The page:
Alimony, Spousal Support, and Maintenance

Alimony, also known as spousal support or maintenance, is financial support paid by one spouse to the other. Because each state determines alimony differently, it is important to consult with an attorney in your state to determine what factors the court considers when deciding if, how much, and to whom alimony will be paid.

There are essentially three types of alimony: permanent alimony, reimbursement alimony, and rehabilitative alimony. Permanent alimony is an allowance for support and maintenance (such as food, clothing, housing, and other necessities) of a spouse. When a party requests permanent alimony, he or she must establish his or her need for support and that his or her spouse has the ability to provide for part or all of the need. Reimbursement and rehabilitative alimony are paid for a shorter period and most likely provide less than the standard of living during the marriage. Rehabilitative alimony is designed to provide the means necessary to enable a spouse to refresh or enhance job skills necessary to become self-sufficient and to provide financial support while the spouse is obtaining necessary training.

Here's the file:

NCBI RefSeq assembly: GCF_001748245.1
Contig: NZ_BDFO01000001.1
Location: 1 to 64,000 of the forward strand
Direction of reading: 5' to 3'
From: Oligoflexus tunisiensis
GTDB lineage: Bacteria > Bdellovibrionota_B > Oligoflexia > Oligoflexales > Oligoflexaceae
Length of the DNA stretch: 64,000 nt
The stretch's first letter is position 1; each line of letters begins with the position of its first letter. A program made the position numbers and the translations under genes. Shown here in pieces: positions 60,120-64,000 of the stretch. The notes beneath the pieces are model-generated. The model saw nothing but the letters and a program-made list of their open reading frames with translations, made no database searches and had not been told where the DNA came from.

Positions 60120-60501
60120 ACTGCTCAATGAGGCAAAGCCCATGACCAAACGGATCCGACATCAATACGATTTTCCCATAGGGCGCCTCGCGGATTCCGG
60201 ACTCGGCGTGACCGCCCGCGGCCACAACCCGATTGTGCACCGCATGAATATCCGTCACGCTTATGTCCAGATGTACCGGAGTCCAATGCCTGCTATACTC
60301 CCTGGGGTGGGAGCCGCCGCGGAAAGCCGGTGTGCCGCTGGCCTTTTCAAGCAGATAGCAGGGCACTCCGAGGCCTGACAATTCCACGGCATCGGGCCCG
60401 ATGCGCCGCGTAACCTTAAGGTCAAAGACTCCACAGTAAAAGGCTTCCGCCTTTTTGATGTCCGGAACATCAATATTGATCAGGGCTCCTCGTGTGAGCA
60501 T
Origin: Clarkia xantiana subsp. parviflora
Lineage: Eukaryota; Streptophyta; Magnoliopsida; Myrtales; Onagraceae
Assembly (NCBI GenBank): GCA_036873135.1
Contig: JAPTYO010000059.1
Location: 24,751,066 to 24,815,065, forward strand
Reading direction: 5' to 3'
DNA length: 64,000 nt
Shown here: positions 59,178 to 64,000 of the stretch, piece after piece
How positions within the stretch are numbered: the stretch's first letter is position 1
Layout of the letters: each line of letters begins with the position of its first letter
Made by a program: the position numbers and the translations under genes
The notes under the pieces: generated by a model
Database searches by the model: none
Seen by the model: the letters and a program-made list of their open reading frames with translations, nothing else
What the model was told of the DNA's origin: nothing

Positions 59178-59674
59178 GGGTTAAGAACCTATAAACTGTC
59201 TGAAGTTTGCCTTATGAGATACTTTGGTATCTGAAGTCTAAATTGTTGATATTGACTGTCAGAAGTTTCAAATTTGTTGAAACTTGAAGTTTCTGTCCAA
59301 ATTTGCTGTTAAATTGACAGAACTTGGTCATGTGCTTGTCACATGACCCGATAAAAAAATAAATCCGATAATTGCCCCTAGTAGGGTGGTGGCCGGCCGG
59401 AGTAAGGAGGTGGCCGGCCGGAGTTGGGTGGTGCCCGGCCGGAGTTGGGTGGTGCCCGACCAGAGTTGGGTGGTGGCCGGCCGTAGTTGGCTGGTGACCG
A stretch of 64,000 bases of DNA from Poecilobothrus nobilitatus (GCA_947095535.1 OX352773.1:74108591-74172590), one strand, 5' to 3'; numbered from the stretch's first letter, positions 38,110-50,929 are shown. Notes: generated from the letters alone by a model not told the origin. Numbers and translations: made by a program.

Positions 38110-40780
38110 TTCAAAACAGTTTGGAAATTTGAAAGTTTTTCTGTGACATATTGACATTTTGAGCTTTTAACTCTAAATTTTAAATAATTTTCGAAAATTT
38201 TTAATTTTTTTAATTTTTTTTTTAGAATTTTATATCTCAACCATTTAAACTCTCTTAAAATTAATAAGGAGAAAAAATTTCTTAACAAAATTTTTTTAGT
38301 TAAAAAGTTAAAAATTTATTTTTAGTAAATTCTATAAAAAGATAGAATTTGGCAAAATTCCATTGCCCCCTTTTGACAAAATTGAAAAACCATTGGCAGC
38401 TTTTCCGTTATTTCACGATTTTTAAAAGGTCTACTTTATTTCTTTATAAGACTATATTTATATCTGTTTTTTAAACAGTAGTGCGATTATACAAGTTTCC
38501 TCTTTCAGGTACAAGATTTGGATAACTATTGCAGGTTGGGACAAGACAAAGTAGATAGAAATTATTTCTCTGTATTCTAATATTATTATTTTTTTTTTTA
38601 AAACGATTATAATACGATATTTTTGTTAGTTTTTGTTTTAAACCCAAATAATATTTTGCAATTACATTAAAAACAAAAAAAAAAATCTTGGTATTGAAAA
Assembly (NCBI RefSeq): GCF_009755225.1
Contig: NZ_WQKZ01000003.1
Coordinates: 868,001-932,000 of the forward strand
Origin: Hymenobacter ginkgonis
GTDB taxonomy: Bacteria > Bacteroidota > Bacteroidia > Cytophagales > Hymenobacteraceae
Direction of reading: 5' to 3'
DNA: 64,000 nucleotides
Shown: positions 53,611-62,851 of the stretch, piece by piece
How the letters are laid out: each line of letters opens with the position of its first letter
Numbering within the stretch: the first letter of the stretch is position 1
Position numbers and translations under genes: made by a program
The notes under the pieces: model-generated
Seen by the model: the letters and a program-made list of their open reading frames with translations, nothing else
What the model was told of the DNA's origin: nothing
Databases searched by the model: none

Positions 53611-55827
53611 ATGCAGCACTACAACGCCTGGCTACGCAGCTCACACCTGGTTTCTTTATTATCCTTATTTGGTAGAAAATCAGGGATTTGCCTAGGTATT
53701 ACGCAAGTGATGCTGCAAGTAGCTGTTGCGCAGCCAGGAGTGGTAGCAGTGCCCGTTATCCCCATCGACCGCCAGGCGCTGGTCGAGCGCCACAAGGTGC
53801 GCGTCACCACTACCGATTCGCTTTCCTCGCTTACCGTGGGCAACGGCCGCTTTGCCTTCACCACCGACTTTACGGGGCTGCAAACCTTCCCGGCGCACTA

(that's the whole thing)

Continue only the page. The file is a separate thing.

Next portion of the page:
The types of factors the courts consider vary from state to state. In fault-based states the respective fault of the parties may be considered in awarding alimony. Other factors include the length of the marriage and each party's financial condition, age, health, education, and employment opportunities. Of all the issues that need to be resolved to dissolve a marriage, alimony and property division are often the most difficult issues to negotiate successfully.

Division of Property

Property division is often one of the most difficult issues to resolve at the termination of a marriage. Each state has adopted one of two basic systems for distributing property: equitable distribution (sometimes called a separate property system or common law system) or community property. Regardless of the system used, each state has its own rules for dividing marital property. States differ as to how marital or non-marital, community, or separate property is defined. States also use different rules to decide how the property should be distributed. This is a complicated area of family law, and the advice and assistance of a family law attorney familiar with the property division rules in your particular state can be invaluable.


Reaching the decision to end a marriage is always difficult. Once you do make the decision, it is in your best interest to approach the divorce process from a rational, business-like perspective, which is extraordinarily difficult given the emotional issues with which you must also cope. Working with a family law attorney at The Law Office of Brenda McCune in Brea, California, who is experienced in family law can help you to get through the process with less stress.